Packaging the past
The novel's title, which refers to the controlled life of an Army base, is derived from “All Along the Watchtower,” a song Lucinda thinks of as a Jimi Hendrix classic before her music mentor, Pfc. Nately, tells her about the original version from Bob Dylan's 1967 album, “John Wesley Harding.” As the novel's cover art makes clear, Lucinda lives for music, and thanks to Nately's voluminous collection of vinyl, she is able to move beyond the mainstream hard rock of her early teens and discover the punk and new wave that would shape her as a young adult.
Looking back on the early to mid-1980s that dominate “Along the Watchtower,” Squires' view of the culture stands in stark contrast to the version promulgated by MTV's revisionist history of the period, in which only Duran Duran, a-ha and Billy Idol reigned supreme. What kept Squires sane during her own years as an Army brat was, first and foremost, American hard-core bands such as X, GBH, Meat Puppets and Black Flag. If it was on SST Records, the label founded by Black Flag guitarist Greg Ginn, it was golden for her. When Squires' family returned to Fort Sill after Grafenwohr, she would sneak out of the house and drive to Oklahoma City to see Henry Rollins and Black Flag at the Bowery or the Minutemen in Norman.
“One of the things I've noticed about how the '80s have become packaged or ‘commodified' is how I disagree with almost everything they choose,” Squires said. “You know what I mean? That music was not important when it was happening — it was not!”
Because of the transient nature of her Army brat life, music served as a constant, a foundation in a childhood in which the moving van seemed to be constantly rolling up to Squires' front door.
“I can track my military life by songs, because we'd move every couple of years,” Squires said. “Even now in my family, someone will play a James Taylor song, and they'll be like, ‘When did that come out?' And I'll say, ‘That came out in the fall of 1975, because I remember being on my way to kindergarten in Tennessee.' They (the songs) were always really important to me.”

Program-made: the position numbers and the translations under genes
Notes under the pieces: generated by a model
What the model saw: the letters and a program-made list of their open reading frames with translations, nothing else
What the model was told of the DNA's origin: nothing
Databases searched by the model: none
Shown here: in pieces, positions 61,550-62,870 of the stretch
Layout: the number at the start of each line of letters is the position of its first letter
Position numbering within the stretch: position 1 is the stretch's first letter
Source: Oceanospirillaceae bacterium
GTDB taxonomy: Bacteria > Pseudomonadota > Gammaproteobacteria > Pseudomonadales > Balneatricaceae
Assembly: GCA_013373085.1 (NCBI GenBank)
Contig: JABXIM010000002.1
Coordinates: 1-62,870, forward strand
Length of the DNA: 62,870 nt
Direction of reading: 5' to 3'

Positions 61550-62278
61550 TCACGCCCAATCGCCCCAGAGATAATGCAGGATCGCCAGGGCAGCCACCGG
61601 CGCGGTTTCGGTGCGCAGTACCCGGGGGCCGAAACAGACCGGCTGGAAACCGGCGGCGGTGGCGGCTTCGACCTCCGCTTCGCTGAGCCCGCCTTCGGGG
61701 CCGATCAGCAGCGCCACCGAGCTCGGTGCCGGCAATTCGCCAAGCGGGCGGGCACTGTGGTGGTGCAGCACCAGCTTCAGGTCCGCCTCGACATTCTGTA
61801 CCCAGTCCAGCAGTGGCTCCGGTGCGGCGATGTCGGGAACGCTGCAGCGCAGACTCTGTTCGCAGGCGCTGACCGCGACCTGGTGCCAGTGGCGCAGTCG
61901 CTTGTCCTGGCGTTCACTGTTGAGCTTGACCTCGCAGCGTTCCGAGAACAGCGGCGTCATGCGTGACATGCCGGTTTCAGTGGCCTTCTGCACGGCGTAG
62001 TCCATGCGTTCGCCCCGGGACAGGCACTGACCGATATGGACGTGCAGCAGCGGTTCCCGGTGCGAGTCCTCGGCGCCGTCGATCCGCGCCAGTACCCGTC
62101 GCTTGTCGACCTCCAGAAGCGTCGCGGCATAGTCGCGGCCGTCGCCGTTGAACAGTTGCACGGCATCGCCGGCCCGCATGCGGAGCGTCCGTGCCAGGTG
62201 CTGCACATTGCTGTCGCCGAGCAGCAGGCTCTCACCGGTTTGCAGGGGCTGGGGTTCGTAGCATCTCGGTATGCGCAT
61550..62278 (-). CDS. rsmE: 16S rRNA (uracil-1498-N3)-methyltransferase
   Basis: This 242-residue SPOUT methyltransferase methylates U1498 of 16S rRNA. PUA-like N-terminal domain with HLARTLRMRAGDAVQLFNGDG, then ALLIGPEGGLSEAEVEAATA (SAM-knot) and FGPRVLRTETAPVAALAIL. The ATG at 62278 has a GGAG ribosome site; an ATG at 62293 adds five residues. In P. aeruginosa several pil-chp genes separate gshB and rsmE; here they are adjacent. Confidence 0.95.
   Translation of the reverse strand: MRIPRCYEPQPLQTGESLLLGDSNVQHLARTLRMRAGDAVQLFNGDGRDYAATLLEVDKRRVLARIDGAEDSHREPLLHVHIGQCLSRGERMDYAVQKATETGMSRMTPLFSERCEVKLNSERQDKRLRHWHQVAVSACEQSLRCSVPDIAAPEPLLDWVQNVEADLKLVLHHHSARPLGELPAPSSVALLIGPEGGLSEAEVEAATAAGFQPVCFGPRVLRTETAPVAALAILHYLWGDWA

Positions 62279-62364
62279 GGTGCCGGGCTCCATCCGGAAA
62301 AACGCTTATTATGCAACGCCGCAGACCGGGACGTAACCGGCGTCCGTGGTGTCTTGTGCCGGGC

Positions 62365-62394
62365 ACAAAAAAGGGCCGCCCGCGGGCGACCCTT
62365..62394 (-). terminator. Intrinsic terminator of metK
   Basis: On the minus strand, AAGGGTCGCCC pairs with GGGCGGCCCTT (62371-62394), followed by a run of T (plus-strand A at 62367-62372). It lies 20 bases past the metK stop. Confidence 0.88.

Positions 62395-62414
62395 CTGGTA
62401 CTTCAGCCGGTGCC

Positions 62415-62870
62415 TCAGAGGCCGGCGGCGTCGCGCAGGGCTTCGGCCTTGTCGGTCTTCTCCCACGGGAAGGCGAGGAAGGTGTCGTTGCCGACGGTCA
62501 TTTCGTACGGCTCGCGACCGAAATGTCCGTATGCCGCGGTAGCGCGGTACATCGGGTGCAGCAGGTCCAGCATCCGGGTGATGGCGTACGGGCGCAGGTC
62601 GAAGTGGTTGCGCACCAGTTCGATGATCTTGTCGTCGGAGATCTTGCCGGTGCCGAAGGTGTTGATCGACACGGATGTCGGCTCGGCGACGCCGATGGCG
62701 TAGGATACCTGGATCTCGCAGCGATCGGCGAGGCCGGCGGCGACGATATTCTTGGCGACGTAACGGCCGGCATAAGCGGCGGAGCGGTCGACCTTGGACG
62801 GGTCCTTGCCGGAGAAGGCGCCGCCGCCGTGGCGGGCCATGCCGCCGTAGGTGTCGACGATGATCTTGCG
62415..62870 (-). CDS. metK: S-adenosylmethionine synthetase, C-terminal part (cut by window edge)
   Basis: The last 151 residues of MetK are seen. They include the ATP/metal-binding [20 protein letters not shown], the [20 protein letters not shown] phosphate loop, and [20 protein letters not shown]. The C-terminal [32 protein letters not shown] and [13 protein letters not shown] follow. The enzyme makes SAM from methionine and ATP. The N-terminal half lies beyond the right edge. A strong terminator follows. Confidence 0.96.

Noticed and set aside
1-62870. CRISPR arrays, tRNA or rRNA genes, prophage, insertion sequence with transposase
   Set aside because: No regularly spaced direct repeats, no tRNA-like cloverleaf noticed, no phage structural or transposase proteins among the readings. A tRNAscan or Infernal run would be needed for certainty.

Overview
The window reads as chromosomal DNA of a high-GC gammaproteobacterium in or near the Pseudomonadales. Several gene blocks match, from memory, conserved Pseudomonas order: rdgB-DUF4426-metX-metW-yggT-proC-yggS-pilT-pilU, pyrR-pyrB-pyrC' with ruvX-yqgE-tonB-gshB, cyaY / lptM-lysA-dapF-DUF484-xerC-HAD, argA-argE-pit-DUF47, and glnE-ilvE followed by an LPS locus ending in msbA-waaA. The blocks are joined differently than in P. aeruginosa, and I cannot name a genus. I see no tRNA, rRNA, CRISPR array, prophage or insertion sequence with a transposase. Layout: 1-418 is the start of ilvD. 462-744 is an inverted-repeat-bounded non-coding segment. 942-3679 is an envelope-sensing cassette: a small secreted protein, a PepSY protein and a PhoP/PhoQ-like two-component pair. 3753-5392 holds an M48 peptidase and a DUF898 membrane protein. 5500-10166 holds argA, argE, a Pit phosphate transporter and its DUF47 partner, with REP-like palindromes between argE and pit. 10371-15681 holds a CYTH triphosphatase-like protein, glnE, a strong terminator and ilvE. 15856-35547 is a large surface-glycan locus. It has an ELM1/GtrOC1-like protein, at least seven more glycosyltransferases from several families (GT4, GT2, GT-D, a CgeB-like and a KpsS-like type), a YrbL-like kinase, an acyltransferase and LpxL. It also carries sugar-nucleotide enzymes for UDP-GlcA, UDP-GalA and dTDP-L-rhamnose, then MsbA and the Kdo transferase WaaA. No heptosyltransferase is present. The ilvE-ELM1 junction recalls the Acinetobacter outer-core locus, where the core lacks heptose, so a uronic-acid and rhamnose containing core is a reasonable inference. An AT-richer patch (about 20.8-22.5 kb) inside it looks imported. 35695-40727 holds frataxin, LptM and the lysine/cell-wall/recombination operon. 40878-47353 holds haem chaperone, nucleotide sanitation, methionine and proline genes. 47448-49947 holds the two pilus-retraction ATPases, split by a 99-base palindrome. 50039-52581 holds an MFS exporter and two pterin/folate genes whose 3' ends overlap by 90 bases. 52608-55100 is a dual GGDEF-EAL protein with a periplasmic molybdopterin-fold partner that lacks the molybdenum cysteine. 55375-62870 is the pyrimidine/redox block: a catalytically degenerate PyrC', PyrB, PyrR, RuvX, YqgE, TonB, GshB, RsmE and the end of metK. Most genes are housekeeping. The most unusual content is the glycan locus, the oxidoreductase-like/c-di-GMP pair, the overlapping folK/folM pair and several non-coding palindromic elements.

Life in Oklahoma
But Squires, who lives in Edmond with her husband, fellow UCO professor and novelist Steve Garrison and their daughter, does not want “Along the Watchtower” to be pigeonholed as a music novel. She said it is a story in which music plays a key role in charting Lucinda's growth toward womanhood, but her real goal is to tell the story of people growing up in military families and to depict modern life in Oklahoma, a place that Lucinda, much like Squires, comes to know well in the final chapters of “Watchtower.”
“That's my hope. I read all the time, and I've often had this feeling of frustration that nobody's showing our world,” she said. “What about us? What about Oklahoma, and there's something like 1 in 10 Americans who's been an Army brat.
“What's that guy's name who wrote ‘Generation X'? Coupland? Douglas Coupland? He had that term, ‘Poverty Jet Set,' and I always really related to that, because that's what it's like being in the Army,” she said. “You're living in these fabulous European places, but it's not like you're wealthy or anything. And you go back to these other places, you go back to Fort Sill, Oklahoma, and you're sort of looked down on for not shopping at the right store in the mall. But I'm like, ‘But I got these in Paris? Is that not cool?' ‘No, no it's not.'”
Squires, who will read and sign copies of “Along the Watchtower” at 7 p.m. July 7 at Full Circle Bookstore at 50 Penn Place, will embark on a book tour in late July, and soon the music-filled, chaotic life of Army brat Lucinda Collins will be known by many more people. After years of work on the story, Squires is only now getting used to her first novel being out in the open.
“It's so strange to me that it doesn't just live in my computer — total trip,” she said, laughing.
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Edmond resident Constance Squires' first novel, “Along the Watchtower,” publishes July 5. She will read and sign copies at 7 p.m. July 7 at Full Circle Bookstore at 50 Penn Place.